Influenza activity in the United States is increasing, according to a recently-published CDC Morbidity and Mortality Weekly Report.
Although activity remained low during October 2017, researchers reported an increase in influenza viruses since the beginning of November, and several influenza activity indicators were higher than is typically seen for this time of year. According to the report, the most commonly identified virus has been influenza A (H3N2) viruses.
Most of the influenza viruses characterized during this time were genetically or antigenically similar to the 2017-2018 Northern Hemisphere cell-grown vaccine references viruses. Although it is difficult to predict an influenza season, the authors noted that when A(H3N2) viruses was the dominant influenza strain in past seasons, hospitalizations and deaths were more common and the effectiveness of the vaccine was lower.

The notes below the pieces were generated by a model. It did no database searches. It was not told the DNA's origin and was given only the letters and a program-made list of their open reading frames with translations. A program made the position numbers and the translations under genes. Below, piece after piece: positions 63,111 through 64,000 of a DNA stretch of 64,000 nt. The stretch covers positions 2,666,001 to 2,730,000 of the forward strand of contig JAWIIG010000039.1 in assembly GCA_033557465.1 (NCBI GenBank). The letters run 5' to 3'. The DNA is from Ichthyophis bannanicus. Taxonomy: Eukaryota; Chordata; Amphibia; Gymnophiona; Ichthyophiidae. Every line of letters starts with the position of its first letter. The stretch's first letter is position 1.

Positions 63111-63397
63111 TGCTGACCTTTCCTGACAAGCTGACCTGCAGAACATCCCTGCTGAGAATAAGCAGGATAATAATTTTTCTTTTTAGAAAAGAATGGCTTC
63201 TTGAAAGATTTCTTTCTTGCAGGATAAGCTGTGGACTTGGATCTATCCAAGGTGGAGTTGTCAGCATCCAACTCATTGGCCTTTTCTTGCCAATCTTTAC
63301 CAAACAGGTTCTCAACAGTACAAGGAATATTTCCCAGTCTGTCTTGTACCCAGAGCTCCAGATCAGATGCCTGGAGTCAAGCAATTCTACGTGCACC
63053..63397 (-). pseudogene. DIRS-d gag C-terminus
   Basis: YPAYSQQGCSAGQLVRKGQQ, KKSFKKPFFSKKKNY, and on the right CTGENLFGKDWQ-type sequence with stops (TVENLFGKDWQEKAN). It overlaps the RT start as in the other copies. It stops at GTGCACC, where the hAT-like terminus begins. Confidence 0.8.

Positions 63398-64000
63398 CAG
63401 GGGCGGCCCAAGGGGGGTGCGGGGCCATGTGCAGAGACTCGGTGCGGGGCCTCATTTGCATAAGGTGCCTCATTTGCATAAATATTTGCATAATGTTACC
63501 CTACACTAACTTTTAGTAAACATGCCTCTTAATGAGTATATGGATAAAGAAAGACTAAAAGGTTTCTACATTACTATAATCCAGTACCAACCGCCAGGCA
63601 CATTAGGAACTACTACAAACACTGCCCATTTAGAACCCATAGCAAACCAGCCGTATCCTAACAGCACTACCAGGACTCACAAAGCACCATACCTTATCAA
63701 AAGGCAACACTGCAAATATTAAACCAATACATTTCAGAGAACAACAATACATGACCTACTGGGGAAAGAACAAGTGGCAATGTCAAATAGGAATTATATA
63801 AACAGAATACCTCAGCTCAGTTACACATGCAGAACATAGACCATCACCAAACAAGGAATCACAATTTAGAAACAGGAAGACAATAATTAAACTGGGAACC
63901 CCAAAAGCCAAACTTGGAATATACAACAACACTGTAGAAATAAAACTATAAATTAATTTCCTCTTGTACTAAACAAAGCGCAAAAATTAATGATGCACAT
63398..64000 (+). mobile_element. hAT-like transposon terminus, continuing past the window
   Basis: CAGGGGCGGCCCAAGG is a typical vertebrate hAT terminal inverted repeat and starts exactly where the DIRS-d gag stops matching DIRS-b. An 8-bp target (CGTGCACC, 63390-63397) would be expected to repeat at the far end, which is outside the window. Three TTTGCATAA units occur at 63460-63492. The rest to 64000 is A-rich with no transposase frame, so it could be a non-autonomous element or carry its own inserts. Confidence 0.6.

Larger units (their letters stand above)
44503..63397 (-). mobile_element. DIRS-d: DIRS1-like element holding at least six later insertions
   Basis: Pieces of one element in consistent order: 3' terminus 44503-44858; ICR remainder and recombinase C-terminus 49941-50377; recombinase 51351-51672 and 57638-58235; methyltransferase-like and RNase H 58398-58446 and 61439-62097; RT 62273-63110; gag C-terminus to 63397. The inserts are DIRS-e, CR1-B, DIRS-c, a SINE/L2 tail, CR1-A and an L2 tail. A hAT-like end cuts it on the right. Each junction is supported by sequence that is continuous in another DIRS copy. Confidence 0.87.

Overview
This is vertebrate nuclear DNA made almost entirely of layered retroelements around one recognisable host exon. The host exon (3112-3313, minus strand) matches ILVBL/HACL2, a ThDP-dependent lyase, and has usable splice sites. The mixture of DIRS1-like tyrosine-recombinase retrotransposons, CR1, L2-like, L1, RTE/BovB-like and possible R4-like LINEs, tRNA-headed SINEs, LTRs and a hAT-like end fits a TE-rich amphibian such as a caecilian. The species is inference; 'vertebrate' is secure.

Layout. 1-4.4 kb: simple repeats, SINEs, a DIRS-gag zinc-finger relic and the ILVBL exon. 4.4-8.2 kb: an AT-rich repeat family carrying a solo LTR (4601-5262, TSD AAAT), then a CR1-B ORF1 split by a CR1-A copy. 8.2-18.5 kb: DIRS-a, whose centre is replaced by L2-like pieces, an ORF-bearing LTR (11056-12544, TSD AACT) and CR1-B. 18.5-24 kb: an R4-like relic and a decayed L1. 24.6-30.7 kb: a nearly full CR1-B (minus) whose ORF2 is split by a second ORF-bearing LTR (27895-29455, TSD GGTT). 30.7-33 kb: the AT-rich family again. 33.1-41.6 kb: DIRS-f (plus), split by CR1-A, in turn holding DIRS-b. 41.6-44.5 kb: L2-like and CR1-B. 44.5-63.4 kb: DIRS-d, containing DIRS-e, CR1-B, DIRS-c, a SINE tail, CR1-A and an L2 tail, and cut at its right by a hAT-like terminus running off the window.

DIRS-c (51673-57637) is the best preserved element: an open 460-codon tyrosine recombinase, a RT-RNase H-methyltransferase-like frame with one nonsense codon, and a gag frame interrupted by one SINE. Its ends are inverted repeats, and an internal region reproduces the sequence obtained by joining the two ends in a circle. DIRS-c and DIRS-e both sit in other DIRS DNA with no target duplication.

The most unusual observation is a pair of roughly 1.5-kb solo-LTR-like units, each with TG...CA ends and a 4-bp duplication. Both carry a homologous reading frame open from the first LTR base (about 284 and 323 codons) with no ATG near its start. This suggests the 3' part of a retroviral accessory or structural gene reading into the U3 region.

Data were collected from public health laboratories where 8777 specimens were tested from October 1-November 25, 2017. Of those who tested positive for influenza (22%), 87% tested positive for influenza A and 13% for influenza B viruses. Among the influenza A viruses, 90% were influenza A(H3N2).